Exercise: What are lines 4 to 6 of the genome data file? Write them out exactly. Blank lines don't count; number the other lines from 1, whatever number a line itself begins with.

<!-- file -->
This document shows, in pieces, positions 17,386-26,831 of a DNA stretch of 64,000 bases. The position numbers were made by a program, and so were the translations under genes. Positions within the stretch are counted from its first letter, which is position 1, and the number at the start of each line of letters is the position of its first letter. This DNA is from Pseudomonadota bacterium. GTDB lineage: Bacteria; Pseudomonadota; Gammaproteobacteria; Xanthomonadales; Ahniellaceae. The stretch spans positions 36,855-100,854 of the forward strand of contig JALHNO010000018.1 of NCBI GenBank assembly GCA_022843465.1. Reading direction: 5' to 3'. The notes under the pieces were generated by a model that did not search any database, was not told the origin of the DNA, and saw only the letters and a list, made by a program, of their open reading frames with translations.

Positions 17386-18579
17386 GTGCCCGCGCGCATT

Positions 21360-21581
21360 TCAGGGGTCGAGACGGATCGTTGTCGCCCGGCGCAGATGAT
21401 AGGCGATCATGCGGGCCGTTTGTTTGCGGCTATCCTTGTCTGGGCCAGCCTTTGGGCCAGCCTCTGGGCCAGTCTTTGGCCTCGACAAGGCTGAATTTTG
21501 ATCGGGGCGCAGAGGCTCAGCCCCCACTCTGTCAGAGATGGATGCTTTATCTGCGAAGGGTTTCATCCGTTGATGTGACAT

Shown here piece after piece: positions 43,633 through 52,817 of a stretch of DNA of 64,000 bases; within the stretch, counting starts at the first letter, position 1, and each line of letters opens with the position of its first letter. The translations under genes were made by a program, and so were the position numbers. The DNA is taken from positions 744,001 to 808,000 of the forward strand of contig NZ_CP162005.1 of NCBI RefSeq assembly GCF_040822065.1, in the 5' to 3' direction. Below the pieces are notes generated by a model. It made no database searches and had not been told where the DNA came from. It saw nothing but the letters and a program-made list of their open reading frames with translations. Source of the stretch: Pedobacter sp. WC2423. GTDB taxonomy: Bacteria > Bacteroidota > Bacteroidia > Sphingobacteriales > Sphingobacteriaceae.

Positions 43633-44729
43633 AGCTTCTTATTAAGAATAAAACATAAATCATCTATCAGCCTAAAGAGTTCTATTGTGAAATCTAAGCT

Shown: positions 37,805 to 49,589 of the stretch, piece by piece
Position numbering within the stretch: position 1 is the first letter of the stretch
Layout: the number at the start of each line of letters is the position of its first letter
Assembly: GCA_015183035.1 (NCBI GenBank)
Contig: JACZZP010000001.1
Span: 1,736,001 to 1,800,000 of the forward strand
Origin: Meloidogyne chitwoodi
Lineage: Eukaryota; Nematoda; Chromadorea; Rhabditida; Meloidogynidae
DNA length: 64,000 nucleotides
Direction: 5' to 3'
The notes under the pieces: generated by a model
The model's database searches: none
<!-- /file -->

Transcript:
Positions 21360-21581
21360 TCAGGGGTCGAGACGGATCGTTGTCGCCCGGCGCAGATGAT
21401 AGGCGATCATGCGGGCCGTTTGTTTGCGGCTATCCTTGTCTGGGCCAGCCTTTGGGCCAGCCTCTGGGCCAGTCTTTGGCCTCGACAAGGCTGAATTTTG